SIMDrive is a technology development company of Kawasaki Heavy Industries Co., Ltd. in Japan. DuPont, which supplies a variety of materials for SIMDrive, issued a statement on July 19, saying that due to the use of lightweight materials and a unique wheel motor system, the prototype's mileage has been significantly improved: a single charge can drive 218 Miles and it takes 5.4 seconds to accelerate from 0 to 60 miles.
James Hay, Director of Asia Pacific at DuPont High Polymers Division, said: â€œThis project shows how lightweight high-performance materials such as ZytelHTN (Nylon) can maximize their effectiveness, allowing designers to increase the weight of metals without It is possible to give more innovation possibilities to electric cars and hybrid cars."
According to people concerned with SIMDrive, their goal is to create an electric car that is as good as a conventional gasoline-powered car in terms of energy and comfort. For example, SIM-WIL is not inferior to a mid-size sports car in terms of acceleration. The internal space of a car is similar to that of a luxury car, but its body size is only equivalent to a mini car.
According to a person familiar with the company, plastic materials are of great significance for car weight reduction, including powertrains, polycarbonate windows, and insulating plastics and other applications. The company hopes to work more closely with the plastics industry and said that its research has only just begun.
When the prototype was announced, SIMDrive did not specifically mention the special role played by plastics, but the company said it would use new materials, including the hard-shell steel space frame that was put into use for the first time.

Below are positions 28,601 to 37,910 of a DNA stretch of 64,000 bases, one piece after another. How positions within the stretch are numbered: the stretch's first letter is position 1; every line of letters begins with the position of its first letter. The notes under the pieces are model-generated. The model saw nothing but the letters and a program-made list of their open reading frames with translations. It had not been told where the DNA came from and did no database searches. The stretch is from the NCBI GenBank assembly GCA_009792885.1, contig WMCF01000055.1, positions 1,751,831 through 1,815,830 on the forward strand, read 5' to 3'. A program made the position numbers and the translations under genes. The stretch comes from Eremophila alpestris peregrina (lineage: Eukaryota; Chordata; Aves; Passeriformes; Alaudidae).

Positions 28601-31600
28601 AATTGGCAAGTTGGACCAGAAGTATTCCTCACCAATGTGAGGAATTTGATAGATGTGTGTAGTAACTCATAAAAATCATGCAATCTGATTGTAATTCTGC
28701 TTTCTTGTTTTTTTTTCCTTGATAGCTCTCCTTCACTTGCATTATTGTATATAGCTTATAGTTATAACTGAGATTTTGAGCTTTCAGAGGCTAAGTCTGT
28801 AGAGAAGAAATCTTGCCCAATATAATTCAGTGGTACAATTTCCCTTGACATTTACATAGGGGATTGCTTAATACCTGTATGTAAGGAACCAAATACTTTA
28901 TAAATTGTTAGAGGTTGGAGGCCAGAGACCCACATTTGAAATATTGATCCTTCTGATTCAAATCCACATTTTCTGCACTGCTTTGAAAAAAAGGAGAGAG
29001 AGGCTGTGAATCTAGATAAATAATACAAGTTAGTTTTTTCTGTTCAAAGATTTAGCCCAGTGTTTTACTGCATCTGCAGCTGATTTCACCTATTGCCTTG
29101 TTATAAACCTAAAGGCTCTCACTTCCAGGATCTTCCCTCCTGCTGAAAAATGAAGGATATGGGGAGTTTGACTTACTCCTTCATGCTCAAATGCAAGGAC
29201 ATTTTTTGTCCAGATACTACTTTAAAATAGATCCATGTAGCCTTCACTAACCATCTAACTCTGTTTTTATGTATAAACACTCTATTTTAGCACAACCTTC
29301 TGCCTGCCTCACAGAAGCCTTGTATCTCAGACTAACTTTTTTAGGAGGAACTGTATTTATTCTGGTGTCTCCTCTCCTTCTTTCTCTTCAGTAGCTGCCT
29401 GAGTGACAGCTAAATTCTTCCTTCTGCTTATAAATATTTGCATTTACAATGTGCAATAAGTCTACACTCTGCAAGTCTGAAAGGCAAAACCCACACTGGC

It is understood that this framework is a major breakthrough in the weight reduction of electric vehicles, can reduce production costs and improve the body's rigidity.
The companyâ€™s stakeholders stated that they hope to put the car into mass production in 2014, and one of the purposes of producing the prototype is to demonstrate that the technology provided by 34 different partners can be used reliably in mass production.
According to DuPont, the prototype uses eight different plastics, films, papers, and coatings, such as Zytel for wheel motor spools, which are stronger and lighter than the original PPS material. Cost-effective.
The above-mentioned personnel also said that the car uses Kapton polyimide film in the lamp lighting, eliminating the need for circuit boards, and thus reducing the weight of lighting components by 80%.
An official from DuPont said that the prototype project is of great significance to DuPont.
Suzue Kikuyama, director of the hybrid tram business unit at Dupont in Tokyo, said that DuPont is also closely involved in the early design phase of the car, and it is often difficult for material suppliers to get involved in this stage of work.
She also said that DuPont is particularly interested in the project because so far no company has used wheel motor systems in mass-produced electric vehicles. Moreover, this is DuPont's Zytel material was first applied to the wheel motor spool.
In addition to DuPont, SIM has also cooperated with a number of other material companies, such as Japan's engineering plastics complex manufacturer Polyplastics Co., Ltd. and Kuraray Co., Ltd.
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